TAXI DRIVERS, carers and more have shared their concerns as the 20mph speed limit looms for Flintshire, Wrexham and the rest of Wales.

From September 17, most 30mph speed limits in Wales are changing to 20mph.

This will make Wales one of the world’s first countries to have a default 20mph limit. 

This is, according to the Welsh Government, to 'keep our communities safer and improve quality of life'.

In the lead up to the introduction of Welsh Government’s new legislation for 20mph speed limits, eight communities across Wales were selected for the first phase of the national programme. ‌​‌‌‌​‌‌‍‌​‌‌‌​‌​‍‌​‌‌‌​‌​

As part of this Phase One Settlement Scheme, 20mph speed restrictions were introduced in Buckley, Mynydd Isa, New Brighton, Drury, Burntwood, Bryn y Baal and Alltami on February 28, 2022.

And, although generally in favour of 20mph on residential estates and around schools, hundreds of residents expressed concerns about its introduction on main roads and streets.

This week, residents across the country will be receiving leaflets detailing what the 20mph speed limit plans mean for Wales.

And, the Welsh Government has issued advice on how the speed limits will be 'policed' once they come into force.

A spokesperson said: "We recognise the important role that engagement and enforcement has to play in making the rollout of the 20mph legislation a success in Wales.

"We are working with the Local Authorities, GoSafe, the Police and the Fire and Rescue Services to support the required behavioural change, so as to help drivers understand and adhere to the new 20mph default speed limit on restricted roads in Wales from September 17 2023.

“This will include roadside engagement for those caught marginally over the new speed limit.

“Motorists who have total disregard for the speed limit and people’s safety could be fined and / or summonsed for excessive speeding, as is currently the case.”

Readers have been getting in touch to tell the Leader why they are both for and against the incoming changes to the speed limit in Wales.

Jessica Jones is a community care worker in the Flintshire area, mainly covering Holywell and Flint.


She is worried about the impact the changes will have on her and her colleagues' work schedules and the care they are able to provide to their patients.

Jessica said: "The 20mph will have a huge effect on us and our service users. It means traffic will be heavier at peak times and this will result in us not making our visits on time and our service users can sometimes become worried if we are late.

"Also, for us, being on the road daily we are hoping it doesn’t affect wear and tear on our vehicles for us to do our jobs because without our vehicle we cannot go to work. This then puts further pressure on our management and colleagues.

"It’s a great idea especially in built up areas but I think there is definitely pros and cons to it."

Business owner Neil Diack, who runs The Academy in Buckley, says he is concerned about the 'negative impact' the scheme is already having on the town.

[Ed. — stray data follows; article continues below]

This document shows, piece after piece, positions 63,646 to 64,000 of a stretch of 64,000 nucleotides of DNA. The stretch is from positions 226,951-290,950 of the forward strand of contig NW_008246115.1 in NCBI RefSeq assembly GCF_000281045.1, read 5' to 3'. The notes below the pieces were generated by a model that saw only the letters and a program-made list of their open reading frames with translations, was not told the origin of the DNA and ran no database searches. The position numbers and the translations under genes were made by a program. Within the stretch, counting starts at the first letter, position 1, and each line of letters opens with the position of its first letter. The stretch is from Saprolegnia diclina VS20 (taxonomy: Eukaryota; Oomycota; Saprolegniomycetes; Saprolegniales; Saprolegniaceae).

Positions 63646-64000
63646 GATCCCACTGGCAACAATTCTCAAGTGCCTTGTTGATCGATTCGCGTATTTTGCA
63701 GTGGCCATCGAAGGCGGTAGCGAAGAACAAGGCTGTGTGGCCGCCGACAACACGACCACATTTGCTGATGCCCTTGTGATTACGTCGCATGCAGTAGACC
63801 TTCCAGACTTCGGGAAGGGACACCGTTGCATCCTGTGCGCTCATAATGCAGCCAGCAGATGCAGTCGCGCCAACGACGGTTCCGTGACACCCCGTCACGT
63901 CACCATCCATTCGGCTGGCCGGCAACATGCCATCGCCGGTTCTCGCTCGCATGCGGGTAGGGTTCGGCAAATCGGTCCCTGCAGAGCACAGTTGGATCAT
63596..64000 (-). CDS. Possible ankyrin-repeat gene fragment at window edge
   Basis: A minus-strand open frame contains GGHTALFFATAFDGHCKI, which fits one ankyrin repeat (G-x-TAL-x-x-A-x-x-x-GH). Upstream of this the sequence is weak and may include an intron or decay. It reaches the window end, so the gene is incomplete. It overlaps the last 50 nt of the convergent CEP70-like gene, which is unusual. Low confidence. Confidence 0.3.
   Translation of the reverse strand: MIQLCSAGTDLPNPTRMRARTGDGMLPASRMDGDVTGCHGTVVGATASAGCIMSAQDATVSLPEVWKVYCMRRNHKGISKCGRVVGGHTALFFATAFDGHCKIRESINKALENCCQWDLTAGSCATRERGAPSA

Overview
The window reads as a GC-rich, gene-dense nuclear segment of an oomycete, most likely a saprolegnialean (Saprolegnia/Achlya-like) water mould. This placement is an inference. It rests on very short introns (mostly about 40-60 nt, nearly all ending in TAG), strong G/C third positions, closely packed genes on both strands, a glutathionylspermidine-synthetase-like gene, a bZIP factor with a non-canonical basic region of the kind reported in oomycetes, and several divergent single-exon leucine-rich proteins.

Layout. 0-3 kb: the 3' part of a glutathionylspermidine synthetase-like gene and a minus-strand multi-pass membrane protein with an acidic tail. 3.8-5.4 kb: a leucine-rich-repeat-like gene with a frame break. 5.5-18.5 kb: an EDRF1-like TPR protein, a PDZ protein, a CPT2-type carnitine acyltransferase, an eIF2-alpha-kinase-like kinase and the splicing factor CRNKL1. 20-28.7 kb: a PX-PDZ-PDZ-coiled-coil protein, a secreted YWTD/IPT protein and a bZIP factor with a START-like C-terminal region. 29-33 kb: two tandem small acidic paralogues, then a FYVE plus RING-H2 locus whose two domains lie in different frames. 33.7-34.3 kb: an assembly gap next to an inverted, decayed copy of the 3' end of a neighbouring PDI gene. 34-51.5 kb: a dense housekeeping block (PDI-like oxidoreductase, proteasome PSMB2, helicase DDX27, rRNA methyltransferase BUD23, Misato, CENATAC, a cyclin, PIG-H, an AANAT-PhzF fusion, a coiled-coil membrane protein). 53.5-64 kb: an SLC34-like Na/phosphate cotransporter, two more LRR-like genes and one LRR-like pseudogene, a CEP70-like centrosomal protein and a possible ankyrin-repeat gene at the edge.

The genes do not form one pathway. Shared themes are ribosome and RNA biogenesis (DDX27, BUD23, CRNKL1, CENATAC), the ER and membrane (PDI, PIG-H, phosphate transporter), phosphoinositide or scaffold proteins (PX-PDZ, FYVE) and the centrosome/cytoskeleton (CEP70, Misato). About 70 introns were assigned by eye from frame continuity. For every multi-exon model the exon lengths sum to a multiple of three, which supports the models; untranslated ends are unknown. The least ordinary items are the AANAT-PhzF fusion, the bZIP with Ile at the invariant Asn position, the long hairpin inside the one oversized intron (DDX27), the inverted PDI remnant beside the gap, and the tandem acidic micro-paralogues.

He said: "As a local business in Buckley, having spoken to many customers at events and classes in the town, we know it will negatively impact the number of people who use local businesses. 

"Many have said they will now shop out of town as the journey into town will now take longer at 20mph than the drive to Broughton, or even Chester."

The Leader: 20mph speed limit

PIC: The 20mph speed limit change will come into action on many roads in Wales on September 17.

Tyler Dalton works as a taxi driver in the Flintshire area. 

Raising his concerns about the change to 20mph, he told the Leader: "Most of my fares are local fares, that means each job is going to take 50% longer to do and my earnings are going to drop by those margins."

Meanwhile, Faye Ahmad told us: "As a mum of two young children, I like the sound of the data of it being safer and everything for sure. However, I don’t believe that it’s only going to take me one more minute than it normally would on most journeys. I do think my nursery run and commute in the mornings will take longer."

Stephen Bather raised his concerns over the effects the changes could have on delivery drivers.

He said: "I used to work in the transport industry - it was hard work then getting around. But, I've chatted to a few couriers since and their employers still give them the same targets etc so there's no way they will be able to reach them at 20mph.

"Is this another way to stick a spanner in the works for British drivers? I agree with it around the schools. Seems the power happy Senedd couldn't care less about anyone's views or how it impacts life in any way!"


Others were more in favour of the scheme, like Glynne Hughes who said: "We had the same concerns in the 80's when they introduced speed limiters for LGV'S. We won't be able to do this, that, and the other. Guess what, we could and still can.

"It makes very little difference over a several hundred miles, so will only cost you seconds from Buckley to Chester. Stop moaning and get on with it. It's your own faults for not sticking to 30 in the first place.

Christine Gilbertson, from Connah's Quay, is also in favour of the 20mph speed limit.

She said: "I live on Wharfdale Avenue, we get lorries cutting through on the street as they can’t get round the roundabout.

"They then take branches off the tree outside mine. And I have to move them off the road. I don’t really have issues with 20 zones. If there’s traffic towards the roundabout, then cars and vans wiz through our streets as a short cut. It’s quite alarming sometimes."